Transcript

IRA FLATOW, HOST:

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NPR Story
7:49 am
Fri May 3, 2013

Living Inside the Box

Transcript

IRA FLATOW, HOST:

Here with us now is Flora Lichtman, our correspondent and managing editor for video. Flora, welcome.

FLORA LICHTMAN, BYLINE: Hi.

FLATOW: What wonderful stuff do you have for us this week?

LICHTMAN: Well, from the less practical or the no practical application to the very practical in this week's Video Pick.

FLATOW: Ooh.

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NPR Story
7:49 am
Fri May 3, 2013

Scientists Seek To Take The Measure of Antimatter

Transcript

IRA FLATOW, HOST:

This is SCIENCE FRIDAY.

Up next, another installment in the continuing quest to understand antimatter, that stuff that's supposed to be the opposite of matter. It's supposed to have been created during the Big Bang in equal amounts as normal matter, but for some reason, it's all disappeared. No one knows why - yeah, that stuff or actually that anti-stuff.

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Arts & Life
11:03 am
Thu May 2, 2013

The Importance Of Learning Poems 'By Heart'

Caroline Kennedy's other works include of A Family of Poems: My Favorite Poetry for Children and A Patriot's Handbook.
Disney Hyperion Books

Originally published on Fri May 3, 2013 10:17 am

Caroline Kennedy's latest book comes with an agenda: to encourage a return to poetic memorization and recitation that both families and schools once considered routine.

In Poems to Learn by Heart, Kennedy stresses the importance of memorizing poetry and presents a collection of poems that she believes everyone should internalize.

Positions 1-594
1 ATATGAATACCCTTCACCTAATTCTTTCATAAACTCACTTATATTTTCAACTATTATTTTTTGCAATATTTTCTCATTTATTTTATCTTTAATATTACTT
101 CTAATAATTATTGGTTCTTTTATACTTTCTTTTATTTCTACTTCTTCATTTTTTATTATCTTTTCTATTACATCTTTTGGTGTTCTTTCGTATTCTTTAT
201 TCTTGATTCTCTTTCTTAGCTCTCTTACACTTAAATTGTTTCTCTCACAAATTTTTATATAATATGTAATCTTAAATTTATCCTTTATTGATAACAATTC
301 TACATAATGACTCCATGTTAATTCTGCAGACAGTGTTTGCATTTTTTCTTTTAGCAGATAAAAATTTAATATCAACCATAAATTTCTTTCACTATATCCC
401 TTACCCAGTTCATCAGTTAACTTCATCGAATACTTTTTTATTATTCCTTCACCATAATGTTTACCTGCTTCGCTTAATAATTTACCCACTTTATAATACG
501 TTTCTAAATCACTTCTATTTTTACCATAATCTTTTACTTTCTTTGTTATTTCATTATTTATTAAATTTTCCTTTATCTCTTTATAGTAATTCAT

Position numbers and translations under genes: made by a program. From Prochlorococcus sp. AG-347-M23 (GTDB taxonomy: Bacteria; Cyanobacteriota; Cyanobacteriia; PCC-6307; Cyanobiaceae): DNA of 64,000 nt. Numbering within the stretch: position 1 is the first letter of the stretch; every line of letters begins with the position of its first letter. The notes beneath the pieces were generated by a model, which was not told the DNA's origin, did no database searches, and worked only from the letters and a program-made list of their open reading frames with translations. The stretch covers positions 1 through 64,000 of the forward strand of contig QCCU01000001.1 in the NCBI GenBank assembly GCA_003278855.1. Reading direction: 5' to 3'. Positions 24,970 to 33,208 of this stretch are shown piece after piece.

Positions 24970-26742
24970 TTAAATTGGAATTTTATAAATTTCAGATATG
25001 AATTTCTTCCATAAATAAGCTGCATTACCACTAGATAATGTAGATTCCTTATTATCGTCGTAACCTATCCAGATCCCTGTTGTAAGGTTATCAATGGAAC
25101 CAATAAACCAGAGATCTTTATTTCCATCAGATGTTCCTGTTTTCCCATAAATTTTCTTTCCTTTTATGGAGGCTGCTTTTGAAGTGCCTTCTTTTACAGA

"I think there's something in it for all ages," she tells NPR's Neal Conan. "I realized this shouldn't be just for kids because older people are the ones that are really working on keeping their memories going strong."

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Medical Treatments
11:02 am
Thu May 2, 2013

Lessons In Emergency Preparedness After Boston Bombings

Originally published on Thu May 2, 2013 11:23 am

Transcript

NEAL CONAN, HOST:

This is TALK OF THE NATION. I'm Neal Conan in Washington. Three people died from the blast and shrapnel of the pressure-cooker bombs at the finish line of the Boston Marathon. Hundreds more were injured, many severely. But as bad as it was, it could have been much, much worse.

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Digital Life
10:58 am
Thu May 2, 2013

A Look Ahead At The Future Of Tech

Originally published on Thu May 2, 2013 11:14 am

Transcript

NEAL CONAN, HOST:

This is TALK OF THE NATION. I'm Neal Conan, in Washington. Technology's already changed our lives in ways we couldn't have imagined just a few years ago, and now seems ready to reinvent our future. As we continue our series of conversations looking ahead, we've invited Farhad Manjoo to join us - he's Slate's technology columnist and a frequent guest on this program - on the latest gadgets, on the business of consumer electronics and on how we've adapted our lives, our jobs and our manners to all these changes.